A couple of months ago I made the decision to remove the comment section on my blog. I did so largely because comments can only succeed where there is good moderation, and I was increasingly unable to provide that. The fault, then, was not in the commenters, but in me. In lieu of comments I have decided to accept (and encourage) letters to the editor. Today I share some of the letters to the editor that have come in this week. I would invite those of you who read the blog regularly to consider reading these letters as a part of the back-and-forth between writer and readers.
I have long wondered how you manage to find such a delightful range of fascinating articles for your a la carte posts. There are so many that I want to follow up on (though I don’t have time to read them all), and I wondered where you find and how you choose the best ones to feature?
—Megan S, Moneta, VA
Tim: In short, I use Feedly to collect and collate a lot of blogs and other sites. A couple of times every day I see what’s there, read the ones that look best, and share the few that I think will be interesting to others. My general sense is that if it is interesting to me, it is probably interesting to others as well. I deliberately attempt not to share things that I don’t find interesting, even if I think others will.
I am a bit concerned about your decision to remove comments from your blog. I have noticed that this is a growing practice on many blogs and news outlets these days. In fact, I am not the only one to notice. Breitbart just published an excellent article on the matter. I have always found the comments section to be a great way for readers to interact with one another on the things that you have posted about. I really think that we lose a bit of community when the comment sections are taken from us. I really do hope you will consider bringing them back.—Jeremy P, Denton, TX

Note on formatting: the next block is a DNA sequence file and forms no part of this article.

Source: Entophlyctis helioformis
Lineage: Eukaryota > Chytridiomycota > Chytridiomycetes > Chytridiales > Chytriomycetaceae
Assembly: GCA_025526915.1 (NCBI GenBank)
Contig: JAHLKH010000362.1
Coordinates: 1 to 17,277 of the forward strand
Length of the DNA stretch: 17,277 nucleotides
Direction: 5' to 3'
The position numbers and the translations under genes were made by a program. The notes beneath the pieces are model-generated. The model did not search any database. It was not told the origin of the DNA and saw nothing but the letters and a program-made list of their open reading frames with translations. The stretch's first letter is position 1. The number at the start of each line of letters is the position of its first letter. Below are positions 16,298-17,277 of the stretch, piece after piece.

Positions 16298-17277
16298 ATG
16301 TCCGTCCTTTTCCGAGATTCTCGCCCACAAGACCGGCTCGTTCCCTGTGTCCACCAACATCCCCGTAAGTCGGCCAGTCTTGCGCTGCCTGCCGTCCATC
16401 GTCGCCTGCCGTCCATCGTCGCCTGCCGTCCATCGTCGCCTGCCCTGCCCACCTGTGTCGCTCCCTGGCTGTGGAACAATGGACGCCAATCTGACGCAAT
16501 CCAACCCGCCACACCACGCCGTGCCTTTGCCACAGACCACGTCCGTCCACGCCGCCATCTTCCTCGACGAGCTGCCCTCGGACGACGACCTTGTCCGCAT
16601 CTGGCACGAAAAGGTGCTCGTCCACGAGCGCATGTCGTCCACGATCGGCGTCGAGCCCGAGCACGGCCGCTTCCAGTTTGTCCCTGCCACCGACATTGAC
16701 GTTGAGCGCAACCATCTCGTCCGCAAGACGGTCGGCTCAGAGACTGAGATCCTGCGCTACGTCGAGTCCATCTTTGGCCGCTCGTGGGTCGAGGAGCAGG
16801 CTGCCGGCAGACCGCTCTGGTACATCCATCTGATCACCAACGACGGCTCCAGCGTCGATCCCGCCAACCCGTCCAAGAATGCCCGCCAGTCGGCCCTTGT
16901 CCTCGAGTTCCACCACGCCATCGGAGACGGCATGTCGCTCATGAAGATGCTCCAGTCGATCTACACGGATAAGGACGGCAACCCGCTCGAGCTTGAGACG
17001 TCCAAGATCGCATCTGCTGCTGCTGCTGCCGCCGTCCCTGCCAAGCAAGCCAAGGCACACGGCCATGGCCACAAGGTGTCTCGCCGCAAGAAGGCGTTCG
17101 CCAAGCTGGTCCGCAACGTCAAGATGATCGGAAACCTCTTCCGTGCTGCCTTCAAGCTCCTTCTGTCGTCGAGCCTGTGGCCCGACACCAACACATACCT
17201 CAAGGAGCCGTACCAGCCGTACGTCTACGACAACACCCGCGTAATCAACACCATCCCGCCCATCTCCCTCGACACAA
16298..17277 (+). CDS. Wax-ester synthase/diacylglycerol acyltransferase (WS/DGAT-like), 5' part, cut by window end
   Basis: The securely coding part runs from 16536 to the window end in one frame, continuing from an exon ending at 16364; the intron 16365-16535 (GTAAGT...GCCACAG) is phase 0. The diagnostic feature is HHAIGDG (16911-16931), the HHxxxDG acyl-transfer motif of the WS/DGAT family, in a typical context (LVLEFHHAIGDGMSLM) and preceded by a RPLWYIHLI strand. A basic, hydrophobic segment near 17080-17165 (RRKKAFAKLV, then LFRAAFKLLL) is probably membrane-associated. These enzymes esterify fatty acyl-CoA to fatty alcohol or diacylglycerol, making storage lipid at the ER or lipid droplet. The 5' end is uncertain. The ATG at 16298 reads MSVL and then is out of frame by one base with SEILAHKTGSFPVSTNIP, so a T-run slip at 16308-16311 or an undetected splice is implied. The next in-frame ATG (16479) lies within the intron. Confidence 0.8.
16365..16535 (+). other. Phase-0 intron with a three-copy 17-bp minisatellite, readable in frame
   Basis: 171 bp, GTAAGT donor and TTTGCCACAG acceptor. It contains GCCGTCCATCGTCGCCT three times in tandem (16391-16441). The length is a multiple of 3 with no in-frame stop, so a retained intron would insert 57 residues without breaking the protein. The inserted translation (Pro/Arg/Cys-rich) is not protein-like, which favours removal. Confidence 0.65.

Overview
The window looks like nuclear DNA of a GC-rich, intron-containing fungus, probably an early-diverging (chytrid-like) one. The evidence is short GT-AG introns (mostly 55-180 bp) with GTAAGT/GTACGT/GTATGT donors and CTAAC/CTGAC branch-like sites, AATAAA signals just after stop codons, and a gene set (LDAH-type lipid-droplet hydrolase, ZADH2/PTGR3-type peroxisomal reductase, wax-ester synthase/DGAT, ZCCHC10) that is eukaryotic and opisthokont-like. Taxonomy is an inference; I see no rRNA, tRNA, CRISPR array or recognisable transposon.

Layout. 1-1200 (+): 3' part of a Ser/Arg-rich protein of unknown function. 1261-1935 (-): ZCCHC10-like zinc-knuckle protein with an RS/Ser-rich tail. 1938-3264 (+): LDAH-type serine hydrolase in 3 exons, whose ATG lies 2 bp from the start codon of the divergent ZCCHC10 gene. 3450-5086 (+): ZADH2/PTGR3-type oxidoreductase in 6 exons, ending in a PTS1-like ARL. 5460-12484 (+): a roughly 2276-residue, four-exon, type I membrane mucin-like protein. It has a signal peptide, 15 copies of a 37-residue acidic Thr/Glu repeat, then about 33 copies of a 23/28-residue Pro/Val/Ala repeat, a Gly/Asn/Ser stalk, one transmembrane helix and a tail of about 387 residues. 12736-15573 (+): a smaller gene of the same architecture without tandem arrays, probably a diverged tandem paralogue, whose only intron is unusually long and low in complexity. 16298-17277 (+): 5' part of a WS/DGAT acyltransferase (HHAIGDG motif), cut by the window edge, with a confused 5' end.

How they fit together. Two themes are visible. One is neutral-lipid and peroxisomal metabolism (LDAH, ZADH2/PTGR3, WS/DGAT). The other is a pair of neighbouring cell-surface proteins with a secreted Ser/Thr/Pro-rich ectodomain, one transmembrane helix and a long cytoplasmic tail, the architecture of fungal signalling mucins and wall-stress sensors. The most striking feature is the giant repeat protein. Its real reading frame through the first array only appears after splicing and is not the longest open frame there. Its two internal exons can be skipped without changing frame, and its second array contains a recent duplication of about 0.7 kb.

Tim: I do not disagree. However, successful comment sections require a lot of moderating and oversight; I haven’t been convinced that this would be the best use of my time right now.
Comments on I Went Away for Just 6 Days…
I was just thinking. The picture you chose to depict Justin Trudeau, is that the most appropriate photo of him to use? It objectifies him, turning him into a sex symbol. Which is likely true of how society views him, but in the context of your blog, wouldn’t such a photo cause people to lust after Mr. Trudeau, i.e. sin? To help illustrate what I mean, you likely wouldn’t post a similar photo if Mr. Trudeau was a woman. And ultimately, there are a lots of more appropriate photos of Trudeau out there, fully clothed. Just something to think about.
—Brian J, Ottawa, ON
Here in Kentucky we are having a gubernatorial election in a few days. I have been feeling the same way as you expressed yourself in this article. I normally always vote for the candidate from the same party, but this year neither candidate is someone I would like to have dinner with. But, I don’t want to throw my vote away by not using it. As my wife and I will be out of town on election day we absentee voted a few days ago and I had to pick one of the choices, neither of who I really want to see in the job for the next four years. I feel much better about voting since reading your blog post. I will also read it this Sunday to the Seniors Sunday School Class I teach at our PCA church. Thanks for your thoughts that showed me I did the right thing in voting no matter how I feel about the candidates. God will win the election ultimately!
—Tom B, Georgetown, KY
First, is the half naked photo of Justin Trudeau a true representation of him? A rhetorical question. Next, the opinion not fact based comment of Trudeau’s eagerness to lead the people licentiously into the future. Pointing out the legalization of marijuana and the exclusion of pro lifers to his parliament. Really? The fact is Trudeau was elected as- a result of the citizens of Canada voting strategically in order to oust Harper. The Canadian voting system is flawed and the people want to see reforms to the current system. Canadians aren’t putting their trust in Trudeau so much as they are going to hold him accountable to fulfill the promises he made during the campaign. Canadians want a government that represents it’s values, beliefs and needs. One thing this election did was wake the people up and get them out to vote. We have the right and responsibility to hold the government accountable. Why are you making this about religion? Also rhetorical as you are clearly wanting to promote your religious agenda.
—Helen S, Hells Gate, BC